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A Wide-open Race for OS Dominance

By Jason Ankeny

What a difference a few months can make. Consider how much the mobile software landscape has transformed in the time since CTIA Wireless 2008 took place in early April: First and foremost, of course, Apple introduced its iPhone 3G as well as its App Store mobile application storefront--in the first month after the App Store launched, consumers downloaded more than 60 million iPhone applications, earning developers about $21 million in the process.

But that's not all: The open source arena opened up wide when Nokia acquired the remaining shares of mobile software licensing company Symbian Limited, announcing it plans to team with Sony Ericsson, Motorola and NTT DoCoMo to pool the Symbian OS, S60, UIQ and MOAP technologies to create a single open mobile software platform. At the same time, Google maintained the first devices powered by its Android mobile OS would hit retail by year's end, despite recurring rumors to the contrary, and Verizon Wireless formally committed to the LiMo Foundation's mobile Linux standard.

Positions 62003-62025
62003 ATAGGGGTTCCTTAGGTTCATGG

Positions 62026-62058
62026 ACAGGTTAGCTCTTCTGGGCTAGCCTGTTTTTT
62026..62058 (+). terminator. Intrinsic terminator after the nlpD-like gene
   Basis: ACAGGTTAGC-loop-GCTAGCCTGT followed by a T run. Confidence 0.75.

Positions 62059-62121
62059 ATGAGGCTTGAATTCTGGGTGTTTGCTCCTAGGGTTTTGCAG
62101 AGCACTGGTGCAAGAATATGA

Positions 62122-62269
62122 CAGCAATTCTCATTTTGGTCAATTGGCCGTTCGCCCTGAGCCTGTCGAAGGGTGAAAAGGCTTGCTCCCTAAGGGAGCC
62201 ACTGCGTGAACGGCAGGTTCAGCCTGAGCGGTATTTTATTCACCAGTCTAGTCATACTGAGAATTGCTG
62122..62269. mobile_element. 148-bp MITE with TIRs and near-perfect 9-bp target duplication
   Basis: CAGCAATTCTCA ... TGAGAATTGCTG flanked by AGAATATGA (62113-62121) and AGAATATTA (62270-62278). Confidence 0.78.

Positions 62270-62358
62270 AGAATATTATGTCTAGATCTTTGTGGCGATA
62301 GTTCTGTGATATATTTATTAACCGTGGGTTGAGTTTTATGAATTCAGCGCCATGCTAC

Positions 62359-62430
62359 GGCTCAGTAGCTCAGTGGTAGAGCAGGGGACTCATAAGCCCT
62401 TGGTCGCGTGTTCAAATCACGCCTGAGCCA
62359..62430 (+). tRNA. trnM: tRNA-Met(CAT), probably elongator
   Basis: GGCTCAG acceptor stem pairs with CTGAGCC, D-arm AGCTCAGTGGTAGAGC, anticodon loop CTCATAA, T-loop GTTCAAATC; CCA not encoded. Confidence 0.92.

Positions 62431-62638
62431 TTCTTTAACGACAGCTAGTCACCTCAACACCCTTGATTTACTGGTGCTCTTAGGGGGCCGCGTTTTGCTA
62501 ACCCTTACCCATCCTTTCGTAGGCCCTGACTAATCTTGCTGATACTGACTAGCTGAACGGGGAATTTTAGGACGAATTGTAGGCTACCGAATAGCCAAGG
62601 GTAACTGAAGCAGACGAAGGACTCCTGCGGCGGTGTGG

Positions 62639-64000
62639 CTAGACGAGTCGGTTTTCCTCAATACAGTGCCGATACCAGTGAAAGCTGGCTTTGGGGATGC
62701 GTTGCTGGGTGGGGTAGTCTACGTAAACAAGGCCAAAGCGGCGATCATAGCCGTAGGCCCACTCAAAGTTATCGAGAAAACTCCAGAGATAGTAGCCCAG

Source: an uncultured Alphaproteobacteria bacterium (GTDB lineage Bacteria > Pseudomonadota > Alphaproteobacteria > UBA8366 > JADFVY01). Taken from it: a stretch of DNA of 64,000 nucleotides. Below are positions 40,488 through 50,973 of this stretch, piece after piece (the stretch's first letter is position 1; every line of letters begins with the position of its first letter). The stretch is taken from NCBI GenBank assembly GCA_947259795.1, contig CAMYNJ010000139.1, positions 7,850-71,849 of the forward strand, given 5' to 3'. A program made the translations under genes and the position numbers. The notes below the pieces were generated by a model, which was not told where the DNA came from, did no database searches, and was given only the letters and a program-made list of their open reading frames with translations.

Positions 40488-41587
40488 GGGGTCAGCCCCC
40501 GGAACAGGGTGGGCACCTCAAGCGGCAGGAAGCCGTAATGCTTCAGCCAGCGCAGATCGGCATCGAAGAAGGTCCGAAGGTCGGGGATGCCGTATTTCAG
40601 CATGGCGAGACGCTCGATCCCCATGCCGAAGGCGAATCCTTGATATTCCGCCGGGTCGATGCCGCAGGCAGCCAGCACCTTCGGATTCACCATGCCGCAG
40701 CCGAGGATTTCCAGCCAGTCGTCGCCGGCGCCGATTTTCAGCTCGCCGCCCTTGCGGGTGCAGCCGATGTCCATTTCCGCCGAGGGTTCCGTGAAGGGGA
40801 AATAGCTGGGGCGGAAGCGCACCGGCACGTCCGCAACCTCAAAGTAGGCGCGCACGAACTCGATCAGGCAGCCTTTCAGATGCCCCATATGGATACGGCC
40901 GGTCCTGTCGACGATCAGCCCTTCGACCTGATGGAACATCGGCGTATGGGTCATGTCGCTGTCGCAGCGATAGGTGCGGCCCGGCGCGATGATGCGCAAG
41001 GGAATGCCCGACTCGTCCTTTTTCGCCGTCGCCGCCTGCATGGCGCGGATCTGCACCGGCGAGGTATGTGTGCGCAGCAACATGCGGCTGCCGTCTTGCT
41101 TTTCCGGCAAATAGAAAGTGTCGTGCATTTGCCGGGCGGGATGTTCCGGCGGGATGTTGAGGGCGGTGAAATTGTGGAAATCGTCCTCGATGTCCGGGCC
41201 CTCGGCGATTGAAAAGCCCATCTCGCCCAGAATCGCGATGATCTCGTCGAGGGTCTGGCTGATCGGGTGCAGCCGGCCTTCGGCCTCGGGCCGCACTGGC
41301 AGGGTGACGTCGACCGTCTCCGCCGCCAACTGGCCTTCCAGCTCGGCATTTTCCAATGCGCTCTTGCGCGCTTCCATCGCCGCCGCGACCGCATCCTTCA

So while the mobile software community arrives at CTIA Wireless I.T. & Entertainment 2008 with more momentum and energy than ever before, applications developers also find themselves at the crossroads between opportunity and fragmentation, faced with the prospect of three major open-source operating systems (Symbian, Android and LiMo) as well as the iPhone and perennials BlackBerry and Windows Mobile.

There's no clear favorite: Despite the breakout success of the App Store, which effectively revolutionized application sales and distribution in a matter of days, the iPhone still represents a relatively small segment of the overall device population--moreover, Apple's mysterious internal review process, erratic update protocol and my-way-or-the-highway approach to pricing have all rubbed some developers the wrong way.

Google also alienated its fair share of developers by secretly making a new version of the Android OS SDK available only to finalists of its Android Developer Challenge contest. And let's not count out Microsoft, either--the software giant recently revealed the number of Windows Mobile licenses grew by 81 percent in the past year, and there are now some 18,000 WinMo apps in all. Pay close attention to which operating systems the breakout apps of CTIA Wireless I.T. target: The battle for OS supremacy is about to get very interesting. [FierceWireless]

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